GBP/INR is moving sideways in early trading on Thursday, after gaining 0.32% yesterday. At the time of writing, one British pound buys 96.358 Indian rupees, up 0.04% as of 7:20 AM UTC. The pair has been moving sideways since last Friday and is constantly finding resistance near 96.400.
The main topics of discussion among investors are the extended trade talks between Britain and the European Union, as well as the rapid surge in COVID cases in the UK and Europe. On the other side, India continues to see a decline in coronavirus infections. The New Delhi government has managed to contain the pandemic and might not see a second wave during Europe’s cold season. Britain reported the second-highest number of infections on Wednesday, which may prompt the government led by Prime Minister Boris Johnson to take even stricter measures.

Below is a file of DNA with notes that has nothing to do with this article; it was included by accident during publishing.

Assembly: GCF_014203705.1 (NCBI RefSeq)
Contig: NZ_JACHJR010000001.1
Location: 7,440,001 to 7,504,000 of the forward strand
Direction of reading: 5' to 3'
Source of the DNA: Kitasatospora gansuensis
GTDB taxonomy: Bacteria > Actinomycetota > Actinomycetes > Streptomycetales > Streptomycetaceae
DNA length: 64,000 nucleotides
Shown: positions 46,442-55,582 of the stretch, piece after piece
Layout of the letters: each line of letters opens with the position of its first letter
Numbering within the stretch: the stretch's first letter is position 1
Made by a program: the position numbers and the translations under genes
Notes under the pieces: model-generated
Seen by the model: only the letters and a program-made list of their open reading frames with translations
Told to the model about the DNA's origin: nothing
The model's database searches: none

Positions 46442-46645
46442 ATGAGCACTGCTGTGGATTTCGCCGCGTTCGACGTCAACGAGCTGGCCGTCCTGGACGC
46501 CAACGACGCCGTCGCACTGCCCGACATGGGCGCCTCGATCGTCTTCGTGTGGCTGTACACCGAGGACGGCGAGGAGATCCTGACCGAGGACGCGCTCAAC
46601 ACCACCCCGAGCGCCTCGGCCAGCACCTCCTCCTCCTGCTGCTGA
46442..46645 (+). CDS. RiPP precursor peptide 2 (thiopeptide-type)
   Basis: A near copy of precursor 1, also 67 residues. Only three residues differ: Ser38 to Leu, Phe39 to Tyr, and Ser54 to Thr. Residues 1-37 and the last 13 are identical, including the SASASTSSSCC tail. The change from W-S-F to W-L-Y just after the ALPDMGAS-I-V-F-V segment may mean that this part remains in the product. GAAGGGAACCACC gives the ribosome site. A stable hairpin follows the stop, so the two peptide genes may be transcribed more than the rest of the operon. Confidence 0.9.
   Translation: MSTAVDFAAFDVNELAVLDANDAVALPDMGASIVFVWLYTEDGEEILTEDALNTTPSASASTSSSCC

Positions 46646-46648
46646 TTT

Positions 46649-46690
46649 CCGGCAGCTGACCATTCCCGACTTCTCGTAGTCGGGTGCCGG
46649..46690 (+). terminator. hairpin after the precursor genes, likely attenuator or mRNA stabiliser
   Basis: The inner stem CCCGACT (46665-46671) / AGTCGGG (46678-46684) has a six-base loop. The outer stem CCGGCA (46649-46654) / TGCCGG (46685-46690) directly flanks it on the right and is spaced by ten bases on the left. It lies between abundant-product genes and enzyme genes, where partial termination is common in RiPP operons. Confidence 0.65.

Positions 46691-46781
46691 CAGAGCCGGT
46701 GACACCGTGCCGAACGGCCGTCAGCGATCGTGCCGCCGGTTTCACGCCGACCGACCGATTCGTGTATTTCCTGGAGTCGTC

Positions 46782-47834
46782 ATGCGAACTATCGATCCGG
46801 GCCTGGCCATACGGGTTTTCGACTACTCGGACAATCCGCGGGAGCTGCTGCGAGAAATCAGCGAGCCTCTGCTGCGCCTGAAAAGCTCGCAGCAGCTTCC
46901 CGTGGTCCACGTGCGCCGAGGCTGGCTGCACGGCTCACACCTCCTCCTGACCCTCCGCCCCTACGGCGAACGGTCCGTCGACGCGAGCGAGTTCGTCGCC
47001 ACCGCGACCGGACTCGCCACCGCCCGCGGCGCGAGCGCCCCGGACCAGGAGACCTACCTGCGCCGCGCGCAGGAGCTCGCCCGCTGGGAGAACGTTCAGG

The UK has already reimposed a series of restrictions across Northern England, Wales, and other regions. Still, a national lockdown has been ruled out for now by the government amid fears of serious economic damage, even though France and Germany took more severe action.
Fisheries Remains Key Issue
On the Brexit front, the pound is supported by some cautious hopes that the two sides might reach some consensus and strike a deal before the end of the year. Britain and the EU made an exception and extended negotiations for this purpose, though no progress has been made so far. Fisheries seem to remain the main divergence, even though French President Emmanuel Macron said last week that he was ready for compromise.
Earlier this week, UK minister Michael Gove said in a letter to a minister in the Welsh government that the UK wouldn’t give up its demands over fisheries. Gove stated:
“I am afraid we strongly disagree with your premise that we should ‘back down’ on fisheries. The UK Government’s view is that in all circumstances, the UK must be an independent coastal state, no longer be bound by the Common Fisheries Policy.”
Later today, British trade minister Liz Truss will condemn the “pernicious” trade practices of the US and EU, as the UK tries to strike trade deals with both.